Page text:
CASE NO. 1557

Heard at Montreal, Tuesday, September 9, 1986






Discharge of Dining Car Steward J. J. Gallant.


Following an investigation on July 8, 1985, Mr. Gallant's record was assessed 40 demerit marks for: a) Possession and consumption of alcoholic beverage while on duty on Train No. 1, on May 27, 1985. b) Being disrespectful, using offensive and obscene language in the presence of guests on Train No. 1, on May 27, 1985. c) Reporting late for duty at Winnipeg for Train No. 2, on May 28, 1985.

When added to 25 previous demerit marks on the grievor's record, Mr. Gallant was discharged account accumulation of 65 demerit mark

The Brotherhood appealed the discipline maintaining that no proof was produced to indicate that the grievor had consumed alcoholic beverage while on duty.

The Corporation rejected the Brotherhood's appeal.



National Vice-President Director Labour Relations

There appeared on behalf of the Corporation:

M. St-Jules Manager, Labour Relations, Montreal

C. O. White Officer, Labour Relations, Montreal

C.A.B. Henery Human Resources Officer, Toronto

J. Kish Officer, Personnel & Labour Relations, Montreal

M. Martel Witness

A. Shuster Witness

And on behalf of the Brotherhood:

T. N. Stol Regional Vice-President, Toronto

J. J. Huggins Local Chairperson, Toronto



This is the arbitration of a grievance brought forward on behalf of a deceased employee. The employee in question Dining Car Steward J. J. Gallant was discharged from employment with the Corporation following the assessment of 40 demerit marks for the alleged consumption of alcohol while on duty on May 27, 1985, disrespectful and obscene language in the presence of patrons on the same date, and lastly reporting late for duty on May 28, 1985.

The material establishes that some five employees reported to management that they observed Mr. Gallant in an intoxicated state during his working hours on May 27, 1985. His duties as dining car steward for Train No. 1 between Toronto and Winnipeg included the general supervision of services in the dining car. On that day a number of waiters under his jurisdiction observed Mr. Gallant pouring liquid from a bottle in the pantry refrigerator into a cup and drinking it. On one occasion he requested Waiter M. Martel to serve him a bottle of beer, which the Waiter did. Later, he requested Waiter A. Shuster to pour him a drink from his private bottle in the pantry refrigerator. She did so, and reported that it was a 375 ml. bottle of whiskey. Although both waiters were present at the hearing, the Union did not seek leave to cross examine them on the content of their written statements.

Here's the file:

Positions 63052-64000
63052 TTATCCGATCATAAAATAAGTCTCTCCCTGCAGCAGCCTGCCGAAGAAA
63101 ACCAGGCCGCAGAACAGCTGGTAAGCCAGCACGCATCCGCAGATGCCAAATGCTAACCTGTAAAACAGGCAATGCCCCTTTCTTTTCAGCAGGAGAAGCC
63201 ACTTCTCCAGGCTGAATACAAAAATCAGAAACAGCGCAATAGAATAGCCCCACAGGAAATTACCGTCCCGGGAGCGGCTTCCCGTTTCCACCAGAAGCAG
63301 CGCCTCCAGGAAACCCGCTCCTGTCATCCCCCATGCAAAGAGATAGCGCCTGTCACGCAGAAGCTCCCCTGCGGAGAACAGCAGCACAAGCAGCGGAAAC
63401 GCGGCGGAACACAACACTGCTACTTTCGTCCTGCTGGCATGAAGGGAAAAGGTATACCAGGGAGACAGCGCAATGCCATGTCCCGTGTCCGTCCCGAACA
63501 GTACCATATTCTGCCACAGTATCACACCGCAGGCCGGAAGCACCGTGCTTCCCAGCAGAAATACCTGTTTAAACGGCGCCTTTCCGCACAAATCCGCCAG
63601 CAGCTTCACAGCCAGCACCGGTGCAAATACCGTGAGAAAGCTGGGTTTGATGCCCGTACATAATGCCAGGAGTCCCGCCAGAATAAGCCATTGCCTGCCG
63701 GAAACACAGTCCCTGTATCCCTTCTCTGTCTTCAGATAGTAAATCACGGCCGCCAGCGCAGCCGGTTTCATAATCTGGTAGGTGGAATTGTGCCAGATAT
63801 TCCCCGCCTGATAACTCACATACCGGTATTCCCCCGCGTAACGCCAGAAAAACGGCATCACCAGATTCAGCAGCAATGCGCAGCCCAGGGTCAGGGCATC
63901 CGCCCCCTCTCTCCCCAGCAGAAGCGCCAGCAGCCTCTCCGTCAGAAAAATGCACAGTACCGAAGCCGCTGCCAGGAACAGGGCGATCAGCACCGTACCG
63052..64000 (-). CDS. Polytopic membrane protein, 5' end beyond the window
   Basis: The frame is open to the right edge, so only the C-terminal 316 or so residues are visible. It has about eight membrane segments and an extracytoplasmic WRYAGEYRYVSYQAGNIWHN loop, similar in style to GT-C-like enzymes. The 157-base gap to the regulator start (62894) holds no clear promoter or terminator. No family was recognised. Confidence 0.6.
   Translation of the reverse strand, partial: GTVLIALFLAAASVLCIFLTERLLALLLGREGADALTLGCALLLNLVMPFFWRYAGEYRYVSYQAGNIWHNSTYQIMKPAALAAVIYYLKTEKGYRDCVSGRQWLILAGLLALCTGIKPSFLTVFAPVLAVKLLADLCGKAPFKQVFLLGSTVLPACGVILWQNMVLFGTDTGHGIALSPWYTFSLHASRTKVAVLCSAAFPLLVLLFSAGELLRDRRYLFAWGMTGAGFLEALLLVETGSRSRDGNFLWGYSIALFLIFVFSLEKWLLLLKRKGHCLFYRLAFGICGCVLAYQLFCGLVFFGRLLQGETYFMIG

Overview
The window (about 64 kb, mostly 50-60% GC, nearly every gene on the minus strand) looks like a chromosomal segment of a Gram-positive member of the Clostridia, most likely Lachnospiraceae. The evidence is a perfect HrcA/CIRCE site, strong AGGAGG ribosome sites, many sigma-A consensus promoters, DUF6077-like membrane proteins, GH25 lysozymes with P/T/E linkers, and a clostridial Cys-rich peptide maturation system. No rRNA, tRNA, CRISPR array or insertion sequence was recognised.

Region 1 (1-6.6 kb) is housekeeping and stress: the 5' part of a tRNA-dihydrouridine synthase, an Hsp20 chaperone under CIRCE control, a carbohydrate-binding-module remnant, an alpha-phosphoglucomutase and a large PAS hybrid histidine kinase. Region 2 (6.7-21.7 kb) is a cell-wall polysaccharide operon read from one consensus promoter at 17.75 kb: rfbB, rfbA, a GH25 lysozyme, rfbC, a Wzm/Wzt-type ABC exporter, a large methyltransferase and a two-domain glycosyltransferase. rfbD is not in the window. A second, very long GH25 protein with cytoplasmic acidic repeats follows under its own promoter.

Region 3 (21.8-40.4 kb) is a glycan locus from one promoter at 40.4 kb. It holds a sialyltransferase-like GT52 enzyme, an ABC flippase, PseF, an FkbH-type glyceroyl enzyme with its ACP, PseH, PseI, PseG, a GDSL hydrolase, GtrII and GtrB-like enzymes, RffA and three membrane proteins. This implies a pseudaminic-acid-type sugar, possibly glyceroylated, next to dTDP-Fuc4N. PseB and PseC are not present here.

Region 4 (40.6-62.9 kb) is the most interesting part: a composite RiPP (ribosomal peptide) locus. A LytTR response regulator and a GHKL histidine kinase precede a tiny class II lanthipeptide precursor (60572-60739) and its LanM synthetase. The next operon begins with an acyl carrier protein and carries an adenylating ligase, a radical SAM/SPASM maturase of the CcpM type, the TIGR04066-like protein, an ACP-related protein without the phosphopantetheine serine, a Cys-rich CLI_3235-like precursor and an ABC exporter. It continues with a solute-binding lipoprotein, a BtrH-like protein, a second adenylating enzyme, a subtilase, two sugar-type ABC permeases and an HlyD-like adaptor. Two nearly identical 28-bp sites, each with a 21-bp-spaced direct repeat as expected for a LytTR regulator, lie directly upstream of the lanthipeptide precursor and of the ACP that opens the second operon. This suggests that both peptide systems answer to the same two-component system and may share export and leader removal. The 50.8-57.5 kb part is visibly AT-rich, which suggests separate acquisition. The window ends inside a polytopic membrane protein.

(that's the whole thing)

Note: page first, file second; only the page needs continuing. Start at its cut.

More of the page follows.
The Union submits that the late grievor was denied a fair and impartial hearing by the Corporation pursuant to article 24.5 of the collective agreement. The thrust of its argument is that at the hearing held by the Corporation at Toronto, July 8, 1985, the employees who laid the charges against Mr. Gallant were not in attendance, and that only portions of their written statements were disclosed to him. It appears, however, that the Union had every entitlement to discover the entirety of the evidence against the grievor at that stage. Article 24.8 the collective agreement stipulates that such evidence is to be made available to the Regional Vice-President of the Brotherhood "if he so desires". In the absence of any such request by the Union in the instant case, the Arbitrator cannot sustain its objection that fairness was denied the grievor. While it is true that the grievor's passing has made it extremely difficult from a practical standpoint, for the Union to cross examine the employees in attendance at this hearing, that is not a circumstance of the Corporation's making. It does not, therefore, curtail Management's rights under the collective agreement.

The Corporation came to the hearing with witnesses whose evidence would establish that the grievor consumed liquor while on duty, was intoxicated on duty, and was disrespectful to passengers, some of whom complained about his conduct. It is not, moreover, disputed that he was late reporting to work in Winnipeg on May 28, 1985, thereby requiring the Corporation to replace him with another employee on the return train to Toronto.

Arbitral precedent is strong as it applies to the disciplinary treatment of employees who consume alcoholic beverages while on duty, particularly to the point of intoxication. This is especially so in a service industry in which employees are seen as responsible for the comfort, well-being and safety of the public. The Arbitrator is satisfied that the conduct of Mr. Gallant was such as to risk serious damage to the Corporation's reputation in the eyes of its patrons. In view of the late employee's prior extensive disciplinary record the Arbitrator can see no basis upon which to disturb the imposition of 40 demerit marks by the Corporation. The grievance must therefore be dismissed.